John DiJulius | Customer Experience Blog


Zappos_LogoWhy all the fuss over By now you have probably heard countless legendary stories about a company started 10 years ago out of a living room. The goal was to get people to buy shoes online, and Voila! Only a few months ago Zappos sold for over $900 million! All this was done during one of the worst economic recession in decades. Their business was built using world-class customer service — not just relative to an e-commerce retailer– but world-class customer service by anyone’s standards.

Consider this: They sell shoes online, a concept no one ever thought would take off due to the unpredictable and inconsistent size of different brands and styles. But they do sell a lot of shoes online — over 1 billion. Last year their sales were up 20%, and they’ve been profitable since 2006. They have a cult-like employee base of over 1,300 associates referred to as Zapponians, yet they pay salaries often below market rate. The average hourly worker makes just over $23,000 a year. All employees receive four weeks of training. Midway through their training, all trainees are offered a $2,000 quitting bonus.

Jane Judd. Senior Manager, Customer Loyalty, Presenter at The Secret Service Summit

Zappos is built around one single concept – Deliver “WOW” through service and everyone is brainwashed to execute that. A Zappos customer enjoys free shipping, free returns, and a retailer that always under promises and over delivers. Zappos promises you will receive your order in 2-3 days and regularly sends your shipment next-day air. They also have toll-free customer support answered by a human being 24/7, a personal buying service, and free socks. What made Zappos act like a hospitality company that happened to sell shoes online? Survival! Early on, the company could not afford to spend money on marketing, so the sales strategy was quite simple: Make customers so happy and pleasantly surprised that they buy again and tell their friends. As a result of their success, these staple amenities that exceeded traditional service experiences elsewhere are still part of the Zappos experience today.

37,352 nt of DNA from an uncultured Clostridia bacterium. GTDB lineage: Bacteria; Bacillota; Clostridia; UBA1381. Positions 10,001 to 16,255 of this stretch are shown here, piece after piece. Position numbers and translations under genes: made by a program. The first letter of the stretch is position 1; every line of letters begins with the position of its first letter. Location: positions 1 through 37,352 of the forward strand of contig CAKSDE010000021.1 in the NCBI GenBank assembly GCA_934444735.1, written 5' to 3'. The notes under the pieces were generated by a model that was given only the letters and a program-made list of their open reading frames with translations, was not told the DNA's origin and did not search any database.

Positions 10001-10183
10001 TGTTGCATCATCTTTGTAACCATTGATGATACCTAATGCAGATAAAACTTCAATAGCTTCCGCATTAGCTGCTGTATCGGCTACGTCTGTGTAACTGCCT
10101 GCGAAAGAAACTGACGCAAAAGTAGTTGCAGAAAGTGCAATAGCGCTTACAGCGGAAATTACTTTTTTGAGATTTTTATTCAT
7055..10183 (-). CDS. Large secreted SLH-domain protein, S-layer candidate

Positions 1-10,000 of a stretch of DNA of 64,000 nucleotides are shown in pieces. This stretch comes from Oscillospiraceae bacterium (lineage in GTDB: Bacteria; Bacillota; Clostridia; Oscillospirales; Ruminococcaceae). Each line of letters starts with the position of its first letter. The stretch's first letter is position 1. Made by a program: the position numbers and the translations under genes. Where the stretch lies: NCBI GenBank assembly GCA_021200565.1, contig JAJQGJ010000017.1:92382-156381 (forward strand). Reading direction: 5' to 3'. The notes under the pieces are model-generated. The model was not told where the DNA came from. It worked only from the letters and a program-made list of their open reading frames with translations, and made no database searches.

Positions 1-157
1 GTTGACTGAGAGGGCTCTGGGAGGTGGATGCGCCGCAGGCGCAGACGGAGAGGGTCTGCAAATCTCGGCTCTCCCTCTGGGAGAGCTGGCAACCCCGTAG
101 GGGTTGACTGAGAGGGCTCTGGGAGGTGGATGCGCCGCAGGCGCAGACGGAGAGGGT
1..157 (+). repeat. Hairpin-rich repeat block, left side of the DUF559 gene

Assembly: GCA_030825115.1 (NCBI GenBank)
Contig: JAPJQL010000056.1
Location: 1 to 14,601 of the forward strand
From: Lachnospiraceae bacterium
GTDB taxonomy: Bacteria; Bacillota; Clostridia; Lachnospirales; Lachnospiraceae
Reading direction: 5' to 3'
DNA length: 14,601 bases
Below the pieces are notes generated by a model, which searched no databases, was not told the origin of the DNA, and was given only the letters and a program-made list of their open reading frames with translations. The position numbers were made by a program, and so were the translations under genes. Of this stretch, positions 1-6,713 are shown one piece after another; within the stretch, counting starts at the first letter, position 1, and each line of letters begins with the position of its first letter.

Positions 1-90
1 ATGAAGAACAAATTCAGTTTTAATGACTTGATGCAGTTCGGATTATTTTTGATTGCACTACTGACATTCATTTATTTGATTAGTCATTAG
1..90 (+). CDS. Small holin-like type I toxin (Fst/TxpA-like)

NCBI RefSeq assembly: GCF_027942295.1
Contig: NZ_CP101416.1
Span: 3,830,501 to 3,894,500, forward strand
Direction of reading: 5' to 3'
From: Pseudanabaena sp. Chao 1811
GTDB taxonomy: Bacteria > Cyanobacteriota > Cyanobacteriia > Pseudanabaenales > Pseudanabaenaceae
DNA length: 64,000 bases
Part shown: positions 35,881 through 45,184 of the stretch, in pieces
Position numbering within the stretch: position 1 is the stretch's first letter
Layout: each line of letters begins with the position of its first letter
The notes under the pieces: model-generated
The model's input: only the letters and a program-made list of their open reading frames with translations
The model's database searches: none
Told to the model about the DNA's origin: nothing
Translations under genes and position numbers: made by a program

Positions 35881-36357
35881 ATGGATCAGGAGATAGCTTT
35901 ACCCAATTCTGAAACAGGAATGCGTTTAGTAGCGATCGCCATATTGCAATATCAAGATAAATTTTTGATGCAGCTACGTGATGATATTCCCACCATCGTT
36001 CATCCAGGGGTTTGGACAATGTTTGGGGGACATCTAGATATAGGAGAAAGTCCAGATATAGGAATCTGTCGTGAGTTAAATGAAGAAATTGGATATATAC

In most cases, the ones surviving with long-term sustainability are the businesses that are fanatical about differentiating themselves through the customer experience they deliver.

My favorite customer service models are the ones that are so unique to their industry that everyone else in the industry continues to be like blind sheep and do whatever everyone else has always done. Then you have companies like Southwest, Nordstrom, and now Zappos, who introduce such simple concepts, unheard of in their industry, and dominate even in tough economic times.

~John R. DiJulius III best-selling author, consultant, and keynote speaker, is the President of The DiJulius Group, the leading customer experience consulting firm in the nation. He blogs on customer experience trends and best practices. Learn more about The DiJulius Group or The Secret Service Summit, America’s #1 Customer Service Conference.

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